Ozone is a gas that forms in the atmosphere when 3 atoms of oxygen are combined (03). It is not emitted directly into the air, but at ground level is created by a chemical reaction between oxides of nitrogen (NOx), and volatile organic compounds (VOC) in the presence of sunlight. Ozone has the same chemical structure whether it occurs high above the earth or at ground level and can be “good” or “bad,” depending on its location in the atmosphere.

How Can Ozone Be Both Good and Bad?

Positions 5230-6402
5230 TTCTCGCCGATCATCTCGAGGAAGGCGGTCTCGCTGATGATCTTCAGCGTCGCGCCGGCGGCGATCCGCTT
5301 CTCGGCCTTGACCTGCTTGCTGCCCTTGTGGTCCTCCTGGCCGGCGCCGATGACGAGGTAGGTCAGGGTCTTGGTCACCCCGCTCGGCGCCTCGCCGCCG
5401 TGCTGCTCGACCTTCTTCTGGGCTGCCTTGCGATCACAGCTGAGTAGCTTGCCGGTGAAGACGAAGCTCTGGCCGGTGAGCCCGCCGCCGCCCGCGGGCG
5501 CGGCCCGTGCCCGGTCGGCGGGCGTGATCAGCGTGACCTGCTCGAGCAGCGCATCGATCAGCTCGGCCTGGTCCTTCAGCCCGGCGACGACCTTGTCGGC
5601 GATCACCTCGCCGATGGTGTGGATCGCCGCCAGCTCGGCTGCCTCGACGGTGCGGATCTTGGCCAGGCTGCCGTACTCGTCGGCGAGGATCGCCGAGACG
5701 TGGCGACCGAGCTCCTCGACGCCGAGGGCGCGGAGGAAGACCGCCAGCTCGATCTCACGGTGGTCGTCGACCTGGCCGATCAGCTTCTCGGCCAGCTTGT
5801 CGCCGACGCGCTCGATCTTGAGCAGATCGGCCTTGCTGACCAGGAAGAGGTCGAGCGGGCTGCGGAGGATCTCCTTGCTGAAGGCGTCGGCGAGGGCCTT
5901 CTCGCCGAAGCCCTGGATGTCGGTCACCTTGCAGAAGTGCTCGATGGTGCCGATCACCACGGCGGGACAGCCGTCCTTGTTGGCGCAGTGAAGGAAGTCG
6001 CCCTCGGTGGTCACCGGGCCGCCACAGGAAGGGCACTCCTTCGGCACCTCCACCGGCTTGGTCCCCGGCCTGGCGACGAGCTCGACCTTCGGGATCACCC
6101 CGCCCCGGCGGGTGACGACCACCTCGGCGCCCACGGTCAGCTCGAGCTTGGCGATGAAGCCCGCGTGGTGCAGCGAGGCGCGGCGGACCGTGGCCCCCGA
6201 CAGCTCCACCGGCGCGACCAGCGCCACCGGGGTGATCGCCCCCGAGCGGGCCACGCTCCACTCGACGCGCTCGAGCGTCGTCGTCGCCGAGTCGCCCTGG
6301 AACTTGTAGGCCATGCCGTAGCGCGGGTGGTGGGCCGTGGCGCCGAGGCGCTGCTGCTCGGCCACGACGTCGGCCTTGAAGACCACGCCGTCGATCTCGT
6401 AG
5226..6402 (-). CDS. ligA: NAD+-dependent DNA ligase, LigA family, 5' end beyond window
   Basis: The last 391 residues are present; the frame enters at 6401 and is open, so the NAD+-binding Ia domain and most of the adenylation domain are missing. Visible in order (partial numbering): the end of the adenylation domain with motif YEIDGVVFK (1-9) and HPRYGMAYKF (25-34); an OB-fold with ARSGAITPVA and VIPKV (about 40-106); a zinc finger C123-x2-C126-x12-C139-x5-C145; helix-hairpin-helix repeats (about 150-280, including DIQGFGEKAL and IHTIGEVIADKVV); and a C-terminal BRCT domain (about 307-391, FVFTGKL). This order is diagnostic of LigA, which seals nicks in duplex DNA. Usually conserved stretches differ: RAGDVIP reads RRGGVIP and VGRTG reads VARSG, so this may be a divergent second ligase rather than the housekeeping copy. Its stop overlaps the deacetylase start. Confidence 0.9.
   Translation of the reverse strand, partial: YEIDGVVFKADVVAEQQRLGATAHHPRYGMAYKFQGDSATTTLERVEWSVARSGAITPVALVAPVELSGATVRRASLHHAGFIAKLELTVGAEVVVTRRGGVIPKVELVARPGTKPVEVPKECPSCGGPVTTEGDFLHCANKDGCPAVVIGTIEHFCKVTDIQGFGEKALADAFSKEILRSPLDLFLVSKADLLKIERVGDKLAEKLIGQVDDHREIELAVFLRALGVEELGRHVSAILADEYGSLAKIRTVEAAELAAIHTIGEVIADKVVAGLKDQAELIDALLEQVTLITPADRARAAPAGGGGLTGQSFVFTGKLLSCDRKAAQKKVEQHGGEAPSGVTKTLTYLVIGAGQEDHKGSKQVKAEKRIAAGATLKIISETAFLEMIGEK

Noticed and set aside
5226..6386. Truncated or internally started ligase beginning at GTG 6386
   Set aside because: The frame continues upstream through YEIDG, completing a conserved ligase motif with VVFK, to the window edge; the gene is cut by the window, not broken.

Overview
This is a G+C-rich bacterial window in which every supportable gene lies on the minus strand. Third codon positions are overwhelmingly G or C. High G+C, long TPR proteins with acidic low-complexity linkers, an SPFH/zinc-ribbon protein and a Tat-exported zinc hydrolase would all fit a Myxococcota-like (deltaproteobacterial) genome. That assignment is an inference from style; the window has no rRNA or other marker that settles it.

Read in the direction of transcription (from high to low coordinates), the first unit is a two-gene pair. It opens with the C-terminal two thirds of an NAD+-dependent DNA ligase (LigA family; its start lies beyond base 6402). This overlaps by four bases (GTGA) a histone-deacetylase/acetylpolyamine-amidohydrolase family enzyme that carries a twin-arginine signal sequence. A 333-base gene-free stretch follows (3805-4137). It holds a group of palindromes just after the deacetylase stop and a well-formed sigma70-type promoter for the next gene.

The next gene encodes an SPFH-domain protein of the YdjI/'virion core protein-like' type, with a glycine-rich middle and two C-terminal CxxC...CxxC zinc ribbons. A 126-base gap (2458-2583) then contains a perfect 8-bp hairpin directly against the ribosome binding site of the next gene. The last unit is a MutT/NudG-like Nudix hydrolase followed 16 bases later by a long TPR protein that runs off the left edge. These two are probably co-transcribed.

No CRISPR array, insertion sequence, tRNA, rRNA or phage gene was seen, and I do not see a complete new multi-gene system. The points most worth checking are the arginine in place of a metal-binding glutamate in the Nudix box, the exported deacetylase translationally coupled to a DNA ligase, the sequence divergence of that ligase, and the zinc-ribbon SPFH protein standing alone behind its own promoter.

Ozone occurs in two layers of the atmosphere. The layer surrounding the earth’s surface is the troposphere. Here, ground-level or “bad” ozone is an air pollutant that damages human health, vegetation, and many common materials. It is a key ingredient of urban smog. The troposphere extends to a level about 10 miles up, where it meets the second layer, the stratosphere. The stratospheric or “good” ozone layer extends upward from about 10 to 30 miles and protects life on earth from the sun’s harmful ultraviolet rays (UV-b).